Today’s Quick Lit post is my last one for 2018, and we’re ending on a high note. There are some excellent books in this batch, with plenty to discuss. Let’s dive in!
Becoming Mrs. Lewis, by Patti Callahan: I remember when C. S. Lewis first became a personal hero of mine. I was in sixth grade and was assigned to read The Lion, The Witch, and the Wardrobe (at my public elementary school). Midway through the book I began to notice that this book wasn’t like the other ones we had read at school; the story very clearly pointed to themes I was learning about at church. Aslan was Jesus! I had never read anything that seamlessly joined sacred themes with a fantasy story, and I was awed by this unique book. Since then I’ve read all of the Narnia books as well as several of Lewis’s other works. He is easily my favorite theologian (said every Christian ever), yet I knew little of his personal life. So, when this fictionalized retelling of the life of Lewis’s wife came onto my radar a few months ago, I knew it would be a must-read for me.
In the 1950s, American poet and writer Joy Davidman begins a written correspondence with C. S. Lewis, known to her as Jack. The letters are platonic; though Joy’s marriage is crumbling, she remains committed to her philandering alcoholic husband. In Jack, Joy finds a spiritual and academic mentor and kindred spirit, but not a romantic partner. Through letters that travel across an ocean to reach one another, Joy bonds with the renowned Oxford academian over theology and the written word. When Joy’s health begins to fail, she leaves her two sons in the care of her husband and cousin while she travels to Europe to recover. There, she and Jack meet in person and their friendship deepens, yet Joy remains faithful to her husband. Only when she returns home to encounter hardship and heartbreak does she bring her sons back to England to stay, and a love story between Jack and Joy begins to unfold.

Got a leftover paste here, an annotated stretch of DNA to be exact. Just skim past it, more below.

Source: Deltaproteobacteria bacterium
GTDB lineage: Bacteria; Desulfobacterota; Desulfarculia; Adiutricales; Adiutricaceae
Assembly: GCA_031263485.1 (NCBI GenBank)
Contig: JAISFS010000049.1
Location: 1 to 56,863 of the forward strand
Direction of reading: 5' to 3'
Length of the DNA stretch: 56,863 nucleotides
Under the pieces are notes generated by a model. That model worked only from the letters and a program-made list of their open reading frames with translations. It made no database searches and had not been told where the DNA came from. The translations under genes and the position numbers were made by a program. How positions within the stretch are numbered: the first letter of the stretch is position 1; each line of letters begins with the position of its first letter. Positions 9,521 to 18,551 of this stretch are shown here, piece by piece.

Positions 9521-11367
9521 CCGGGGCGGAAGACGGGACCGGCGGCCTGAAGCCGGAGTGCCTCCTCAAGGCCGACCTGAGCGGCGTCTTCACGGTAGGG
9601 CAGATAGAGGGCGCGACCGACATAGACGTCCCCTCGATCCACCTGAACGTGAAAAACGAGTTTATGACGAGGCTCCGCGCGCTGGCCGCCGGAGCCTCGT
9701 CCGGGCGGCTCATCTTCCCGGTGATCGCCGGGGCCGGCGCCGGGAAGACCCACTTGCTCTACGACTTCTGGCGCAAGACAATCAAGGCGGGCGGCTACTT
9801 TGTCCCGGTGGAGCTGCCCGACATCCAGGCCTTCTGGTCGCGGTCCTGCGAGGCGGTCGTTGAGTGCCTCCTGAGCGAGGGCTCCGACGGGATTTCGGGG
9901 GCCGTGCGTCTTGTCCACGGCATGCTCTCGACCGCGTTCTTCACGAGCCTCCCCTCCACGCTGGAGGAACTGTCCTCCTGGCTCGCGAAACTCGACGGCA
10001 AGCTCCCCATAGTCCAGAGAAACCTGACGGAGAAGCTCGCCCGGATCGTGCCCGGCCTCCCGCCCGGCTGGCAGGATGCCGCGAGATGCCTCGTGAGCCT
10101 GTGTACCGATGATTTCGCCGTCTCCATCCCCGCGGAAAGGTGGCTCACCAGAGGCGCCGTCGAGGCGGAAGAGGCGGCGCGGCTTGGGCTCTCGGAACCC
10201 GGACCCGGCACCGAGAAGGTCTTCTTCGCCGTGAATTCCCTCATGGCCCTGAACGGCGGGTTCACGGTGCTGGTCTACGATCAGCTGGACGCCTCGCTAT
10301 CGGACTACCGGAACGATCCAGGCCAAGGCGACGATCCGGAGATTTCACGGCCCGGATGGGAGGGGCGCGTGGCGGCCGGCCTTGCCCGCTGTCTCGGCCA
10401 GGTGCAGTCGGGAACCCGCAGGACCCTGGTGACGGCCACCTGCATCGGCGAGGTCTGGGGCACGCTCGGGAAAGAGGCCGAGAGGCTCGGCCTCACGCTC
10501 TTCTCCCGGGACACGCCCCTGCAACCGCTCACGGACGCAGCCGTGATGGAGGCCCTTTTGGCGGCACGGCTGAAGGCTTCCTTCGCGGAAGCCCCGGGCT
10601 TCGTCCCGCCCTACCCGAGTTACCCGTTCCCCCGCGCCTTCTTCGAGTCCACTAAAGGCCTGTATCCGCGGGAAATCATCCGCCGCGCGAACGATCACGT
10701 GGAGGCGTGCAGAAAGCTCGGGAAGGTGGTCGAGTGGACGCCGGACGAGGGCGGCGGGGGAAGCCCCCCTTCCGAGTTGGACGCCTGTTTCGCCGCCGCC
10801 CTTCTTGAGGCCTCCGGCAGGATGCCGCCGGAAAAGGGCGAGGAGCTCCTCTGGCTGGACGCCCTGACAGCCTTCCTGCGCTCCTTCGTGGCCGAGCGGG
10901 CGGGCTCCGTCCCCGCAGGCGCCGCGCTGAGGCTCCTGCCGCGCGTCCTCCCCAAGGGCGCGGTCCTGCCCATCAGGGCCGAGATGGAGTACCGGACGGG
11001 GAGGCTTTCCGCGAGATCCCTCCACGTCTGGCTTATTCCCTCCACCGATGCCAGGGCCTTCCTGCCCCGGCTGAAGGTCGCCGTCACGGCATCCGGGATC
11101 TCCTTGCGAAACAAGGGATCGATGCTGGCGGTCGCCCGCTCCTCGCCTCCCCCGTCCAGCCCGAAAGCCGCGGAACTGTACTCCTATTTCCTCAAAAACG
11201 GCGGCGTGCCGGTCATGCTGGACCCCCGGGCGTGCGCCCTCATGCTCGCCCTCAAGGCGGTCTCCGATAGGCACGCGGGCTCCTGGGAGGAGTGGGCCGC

I was more taken with the premise of this novel than the book itself. The modern narration and perspectives did not align with the time period, and I found the dialogue stilted, making it difficult to warm to the characters. Though the moral convictions of both Joy and Jack are seen in the dynamics of their relationship, their shortcomings are also quite apparent, and while I appreciate the author’s honesty in including these unsavory parts of their story, it was difficult for me to see Lewis (someone I’ve come to view as a great man of God) painted in this negative light.